Nyla Sunga’s ‘Rhythm Stories’ at Douglas College
By Joel MacKenzie, Staff Writer
Last Friday, September 21, at Douglas College’s Amelia Douglas Art Gallery, I was lucky enough to view Nyla Sunga’s presentation on her new exhibit, Rhythm Stories, which will run from now until November 2. The exhibit chronicles the influence that various stories have had on Sunga throughout her life, particularly those from her interactions with people from the South African country of Lesotho.
Sunga’s love of visual art was evident from a young age, but it wasn’t until she was 20 that she began to realize the importance of different view points. She stated, for instance, that as a child, she always visualized the seasons of the year as being in a triangle shape, with different points of the year representing literal turns and stretches on a track. It wasn’t until a thought provoking conversation she had with a friend that it occurred to her that others didn’t naturally picture the world in the same way. She began to understand everyone’s unique identity, an important element in Rhythm Stories.
The arts seemed to have helped her find her own identity in that time. She grew up in a Jewish neighbourhood in Quebec, with parents of mixed backgrounds: one from a well-off Anglophone family, and one from a less fortunate Francophone family. Her struggle with identifying as one or the other led her to searching for an identity in “a larger context,” a search which led her to many places around the world. One such place was Lesotho, where arts are represented quite differently than they are in North America.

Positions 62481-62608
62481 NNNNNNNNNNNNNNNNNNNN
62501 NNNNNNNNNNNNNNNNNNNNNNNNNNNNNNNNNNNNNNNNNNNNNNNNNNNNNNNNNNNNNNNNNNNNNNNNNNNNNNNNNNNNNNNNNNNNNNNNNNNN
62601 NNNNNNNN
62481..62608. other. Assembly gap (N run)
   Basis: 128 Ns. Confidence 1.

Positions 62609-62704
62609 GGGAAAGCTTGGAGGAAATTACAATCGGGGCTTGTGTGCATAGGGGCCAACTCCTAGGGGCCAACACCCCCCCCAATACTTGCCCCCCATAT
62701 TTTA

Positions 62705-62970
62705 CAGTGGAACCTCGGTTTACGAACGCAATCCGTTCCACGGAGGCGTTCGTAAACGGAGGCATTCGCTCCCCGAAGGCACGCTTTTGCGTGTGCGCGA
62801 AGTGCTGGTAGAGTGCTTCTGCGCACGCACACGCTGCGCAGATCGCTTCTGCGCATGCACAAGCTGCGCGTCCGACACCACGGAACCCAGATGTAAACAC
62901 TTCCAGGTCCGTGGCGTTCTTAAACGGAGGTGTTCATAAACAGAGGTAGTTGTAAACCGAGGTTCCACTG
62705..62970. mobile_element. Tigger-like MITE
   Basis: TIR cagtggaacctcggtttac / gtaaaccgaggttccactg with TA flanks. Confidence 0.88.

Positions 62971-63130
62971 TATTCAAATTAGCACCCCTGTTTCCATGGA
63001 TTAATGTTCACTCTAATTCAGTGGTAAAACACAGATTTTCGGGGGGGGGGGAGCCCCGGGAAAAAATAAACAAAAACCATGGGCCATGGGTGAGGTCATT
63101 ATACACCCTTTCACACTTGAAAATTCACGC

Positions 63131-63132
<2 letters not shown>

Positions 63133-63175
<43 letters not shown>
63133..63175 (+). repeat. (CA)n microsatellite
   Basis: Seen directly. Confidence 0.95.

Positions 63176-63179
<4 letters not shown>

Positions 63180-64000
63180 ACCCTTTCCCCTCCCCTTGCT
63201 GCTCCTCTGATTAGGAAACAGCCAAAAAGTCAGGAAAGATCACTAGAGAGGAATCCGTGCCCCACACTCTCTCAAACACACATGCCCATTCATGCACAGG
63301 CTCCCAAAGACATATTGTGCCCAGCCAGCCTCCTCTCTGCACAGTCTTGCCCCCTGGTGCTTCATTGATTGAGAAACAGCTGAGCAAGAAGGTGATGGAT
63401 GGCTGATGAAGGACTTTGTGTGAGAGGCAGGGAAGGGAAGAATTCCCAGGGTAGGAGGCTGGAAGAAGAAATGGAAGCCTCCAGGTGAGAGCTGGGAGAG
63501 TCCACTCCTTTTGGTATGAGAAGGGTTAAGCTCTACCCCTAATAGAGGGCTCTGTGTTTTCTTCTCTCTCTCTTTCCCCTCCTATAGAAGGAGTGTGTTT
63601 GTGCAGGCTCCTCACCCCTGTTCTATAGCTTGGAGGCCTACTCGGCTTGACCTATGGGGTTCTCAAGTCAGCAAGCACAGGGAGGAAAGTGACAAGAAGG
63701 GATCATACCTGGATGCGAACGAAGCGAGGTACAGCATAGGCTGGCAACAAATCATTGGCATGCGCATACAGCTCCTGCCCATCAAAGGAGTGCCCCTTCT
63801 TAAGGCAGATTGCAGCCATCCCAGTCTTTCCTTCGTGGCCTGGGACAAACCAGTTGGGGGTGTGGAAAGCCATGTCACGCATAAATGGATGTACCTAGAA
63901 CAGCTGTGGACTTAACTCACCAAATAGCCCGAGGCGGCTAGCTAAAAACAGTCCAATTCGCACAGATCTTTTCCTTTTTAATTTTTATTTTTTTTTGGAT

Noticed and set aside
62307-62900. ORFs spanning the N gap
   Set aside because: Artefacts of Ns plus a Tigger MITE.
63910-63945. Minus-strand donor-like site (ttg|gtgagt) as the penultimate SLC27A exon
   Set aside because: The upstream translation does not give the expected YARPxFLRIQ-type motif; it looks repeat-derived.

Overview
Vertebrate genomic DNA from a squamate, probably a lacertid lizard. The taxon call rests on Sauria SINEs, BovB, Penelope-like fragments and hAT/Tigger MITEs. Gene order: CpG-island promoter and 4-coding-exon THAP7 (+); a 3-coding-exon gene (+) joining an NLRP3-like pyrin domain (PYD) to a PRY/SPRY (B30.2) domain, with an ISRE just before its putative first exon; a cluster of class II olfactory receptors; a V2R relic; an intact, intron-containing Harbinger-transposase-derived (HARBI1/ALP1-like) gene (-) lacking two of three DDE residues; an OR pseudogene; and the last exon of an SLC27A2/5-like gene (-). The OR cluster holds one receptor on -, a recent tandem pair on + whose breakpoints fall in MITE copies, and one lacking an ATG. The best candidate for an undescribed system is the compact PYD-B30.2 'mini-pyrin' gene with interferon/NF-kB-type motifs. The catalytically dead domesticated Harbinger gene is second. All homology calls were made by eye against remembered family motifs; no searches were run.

For instance, the people in Lesotho don’t have a word for ‘draw,’ and many do not even understand two-dimensional representations, including one man that Sunga painted, who was understandably “suspicious” of her insistence on paying him to simply sit for hours, and then astonished when he saw himself in her painting. Conversely, this is also a place where no one has to be “talented” to give a speech or “sing in four-part harmonies…they just do it.” Sunga went on to live in Lesotho for two years, where she worked as a teacher and helped support the community by creating an art program.
The art that Africans freely express may have been what helped them to keep strong in times of crisis, like the AIDS epidemic and apartheid, which made Sunga consider Lesotho, at the time of her visit, a “war zone.”
Sunga’s paintings create two-dimensional representations of the told or performed arts that are ingrained in the citizens’ lives. They are vivid and lively, with bright colours, representations of movement, stories written around or in the paintings, and focus on the people’s passionate artistic and physical expressions. Most importantly, they weren’t created simply “to sell;” Sunga wanted them to represent the “stories of lives.” Art, to her, is about “expressing what it is to be human—to be alive in this moment, this time, this circumstance, completely unique… art is striving to connect with the greater meaning outside of our daily material concerns.”
The exhibit represents one’s striving to understand identity of themselves and of others; the individuality that keeps us simultaneously separate and connected.